AU - Mbonye, Anthony K

AU - Magnussen, Pascal

AU - Lal, Sham

AU - Hansen, Kristian Schultz

AU - Cundill, Bonnie

AU - Chandler, Clare

AU - Clarke, Siân E

PY - 2015

Y1 - 2015

N2 - BACKGROUND: Inappropriate treatment of malaria is widely reported particularly in areas where there is poor access to health facilities and self-treatment of fevers with anti-malarial drugs bought in shops is the most common form of care-seeking. The main objective of the study was to examine the impact of introducing rapid diagnostic tests for malaria (mRDTs) in registered drug shops in Uganda, with the aim to increase appropriate treatment of malaria with artemisinin-based combination therapy (ACT) in patients seeking treatment for fever in drug shops.METHODS: A cluster-randomized trial of introducing mRDTs in registered drug shops was implemented in 20 geographical clusters of drug shops in Mukono district, central Uganda. Ten clusters were randomly allocated to the intervention (diagnostic confirmation of malaria by mRDT followed by ACT) and ten clusters to the control arm (presumptive treatment of fevers with ACT). Treatment decisions by providers were validated by microscopy on a reference blood slide collected at the time of consultation. The primary outcome was the proportion of febrile patients receiving appropriate treatment with ACT defined as: malaria patients with microscopically-confirmed presence of parasites in a peripheral blood smear receiving ACT or rectal artesunate, and patients with no malaria parasites not given ACT.FINDINGS: A total of 15,517 eligible patients (8672 intervention and 6845 control) received treatment for fever between January-December 2011. The proportion of febrile patients who received appropriate ACT treatment was 72·9% versus 33·7% in the control arm; a difference of 36·1% (95% CI: 21·3 - 50·9), p<0·001. The majority of patients with fever in the intervention arm accepted to purchase an mRDT (97·8%), of whom 58·5% tested mRDT-positive. Drug shop vendors adhered to the mRDT results, reducing over-treatment of malaria by 72·6% (95% CI: 46·7- 98·4), p<0·001) compared to drug shop vendors using presumptive diagnosis (control arm).CONCLUSION: Diagnostic testing with mRDTs compared to presumptive treatment of fevers implemented in registered drug shops substantially improved appropriate treatment of malaria with ACT.TRIAL REGISTRATION: ClinicalTrials.gov NCT01194557.

AB - BACKGROUND: Inappropriate treatment of malaria is widely reported particularly in areas where there is poor access to health facilities and self-treatment of fevers with anti-malarial drugs bought in shops is the most common form of care-seeking. The main objective of the study was to examine the impact of introducing rapid diagnostic tests for malaria (mRDTs) in registered drug shops in Uganda, with the aim to increase appropriate treatment of malaria with artemisinin-based combination therapy (ACT) in patients seeking treatment for fever in drug shops.METHODS: A cluster-randomized trial of introducing mRDTs in registered drug shops was implemented in 20 geographical clusters of drug shops in Mukono district, central Uganda. Ten clusters were randomly allocated to the intervention (diagnostic confirmation of malaria by mRDT followed by ACT) and ten clusters to the control arm (presumptive treatment of fevers with ACT). Treatment decisions by providers were validated by microscopy on a reference blood slide collected at the time of consultation. The primary outcome was the proportion of febrile patients receiving appropriate treatment with ACT defined as: malaria patients with microscopically-confirmed presence of parasites in a peripheral blood smear receiving ACT or rectal artesunate, and patients with no malaria parasites not given ACT.FINDINGS: A total of 15,517 eligible patients (8672 intervention and 6845 control) received treatment for fever between January-December 2011. The proportion of febrile patients who received appropriate ACT treatment was 72·9% versus 33·7% in the control arm; a difference of 36·1% (95% CI: 21·3 - 50·9), p<0·001. The majority of patients with fever in the intervention arm accepted to purchase an mRDT (97·8%), of whom 58·5% tested mRDT-positive. Drug shop vendors adhered to the mRDT results, reducing over-treatment of malaria by 72·6% (95% CI: 46·7- 98·4), p<0·001) compared to drug shop vendors using presumptive diagnosis (control arm).CONCLUSION: Diagnostic testing with mRDTs compared to presumptive treatment of fevers implemented in registered drug shops substantially improved appropriate treatment of malaria with ACT.TRIAL REGISTRATION: ClinicalTrials.gov NCT01194557.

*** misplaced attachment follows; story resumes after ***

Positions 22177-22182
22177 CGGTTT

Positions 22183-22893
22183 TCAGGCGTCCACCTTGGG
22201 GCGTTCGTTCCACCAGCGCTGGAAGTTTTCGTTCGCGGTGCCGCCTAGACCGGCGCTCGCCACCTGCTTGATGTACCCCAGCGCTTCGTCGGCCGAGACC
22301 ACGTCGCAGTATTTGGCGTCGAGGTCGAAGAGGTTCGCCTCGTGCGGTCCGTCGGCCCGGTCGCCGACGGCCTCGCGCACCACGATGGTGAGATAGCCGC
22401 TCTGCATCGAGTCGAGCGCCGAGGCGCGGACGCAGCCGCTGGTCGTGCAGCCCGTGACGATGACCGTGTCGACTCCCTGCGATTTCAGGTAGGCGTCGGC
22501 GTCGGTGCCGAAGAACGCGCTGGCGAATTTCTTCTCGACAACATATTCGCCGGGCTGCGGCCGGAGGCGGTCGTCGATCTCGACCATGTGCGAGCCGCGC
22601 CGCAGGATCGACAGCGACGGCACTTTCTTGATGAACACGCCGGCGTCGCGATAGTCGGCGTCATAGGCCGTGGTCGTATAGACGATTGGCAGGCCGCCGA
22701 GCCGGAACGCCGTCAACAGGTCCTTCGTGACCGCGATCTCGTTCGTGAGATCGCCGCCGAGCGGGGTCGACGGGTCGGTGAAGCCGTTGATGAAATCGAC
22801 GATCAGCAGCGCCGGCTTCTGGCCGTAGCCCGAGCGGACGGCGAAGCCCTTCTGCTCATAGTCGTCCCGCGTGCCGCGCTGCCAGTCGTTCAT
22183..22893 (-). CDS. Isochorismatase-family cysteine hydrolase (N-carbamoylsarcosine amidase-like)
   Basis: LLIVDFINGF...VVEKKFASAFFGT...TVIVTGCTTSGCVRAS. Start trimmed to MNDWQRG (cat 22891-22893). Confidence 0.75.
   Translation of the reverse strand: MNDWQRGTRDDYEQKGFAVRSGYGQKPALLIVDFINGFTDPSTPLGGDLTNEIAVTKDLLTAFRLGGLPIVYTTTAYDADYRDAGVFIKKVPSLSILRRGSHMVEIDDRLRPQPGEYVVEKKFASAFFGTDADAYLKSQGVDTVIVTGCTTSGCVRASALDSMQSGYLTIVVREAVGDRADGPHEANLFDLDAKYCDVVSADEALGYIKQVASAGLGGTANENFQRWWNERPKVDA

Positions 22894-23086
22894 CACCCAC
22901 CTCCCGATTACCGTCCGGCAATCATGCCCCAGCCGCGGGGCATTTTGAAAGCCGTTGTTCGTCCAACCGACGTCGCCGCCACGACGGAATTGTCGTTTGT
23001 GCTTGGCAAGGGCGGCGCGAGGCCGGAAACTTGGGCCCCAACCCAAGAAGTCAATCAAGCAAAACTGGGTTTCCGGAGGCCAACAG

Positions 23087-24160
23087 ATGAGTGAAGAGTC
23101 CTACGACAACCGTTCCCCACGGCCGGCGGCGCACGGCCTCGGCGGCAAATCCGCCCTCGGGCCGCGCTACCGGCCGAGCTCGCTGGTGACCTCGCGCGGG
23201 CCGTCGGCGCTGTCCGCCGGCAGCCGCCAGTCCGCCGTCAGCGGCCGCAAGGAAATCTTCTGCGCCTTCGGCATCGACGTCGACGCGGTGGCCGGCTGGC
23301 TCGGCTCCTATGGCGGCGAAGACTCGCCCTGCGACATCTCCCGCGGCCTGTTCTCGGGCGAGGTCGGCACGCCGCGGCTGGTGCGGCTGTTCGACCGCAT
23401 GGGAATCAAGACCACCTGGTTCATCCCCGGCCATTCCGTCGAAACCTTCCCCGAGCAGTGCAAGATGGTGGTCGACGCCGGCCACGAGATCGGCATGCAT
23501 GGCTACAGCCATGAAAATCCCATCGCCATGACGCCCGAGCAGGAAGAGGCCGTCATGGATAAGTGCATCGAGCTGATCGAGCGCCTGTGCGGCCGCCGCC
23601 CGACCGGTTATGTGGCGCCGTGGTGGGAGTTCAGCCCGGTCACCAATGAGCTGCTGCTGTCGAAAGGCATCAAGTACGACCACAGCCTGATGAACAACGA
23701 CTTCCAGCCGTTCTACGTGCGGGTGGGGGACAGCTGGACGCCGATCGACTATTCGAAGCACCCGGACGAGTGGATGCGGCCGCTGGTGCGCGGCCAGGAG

U2 - 10.1371/journal.pone.0129545

DO - 10.1371/journal.pone.0129545

M3 - Journal article

C2 - 26200467

VL - 10

JO - P L o S One

JF - P L o S One

SN - 1932-6203

IS - 7

M1 - e0129545

ER -

ID: 144552881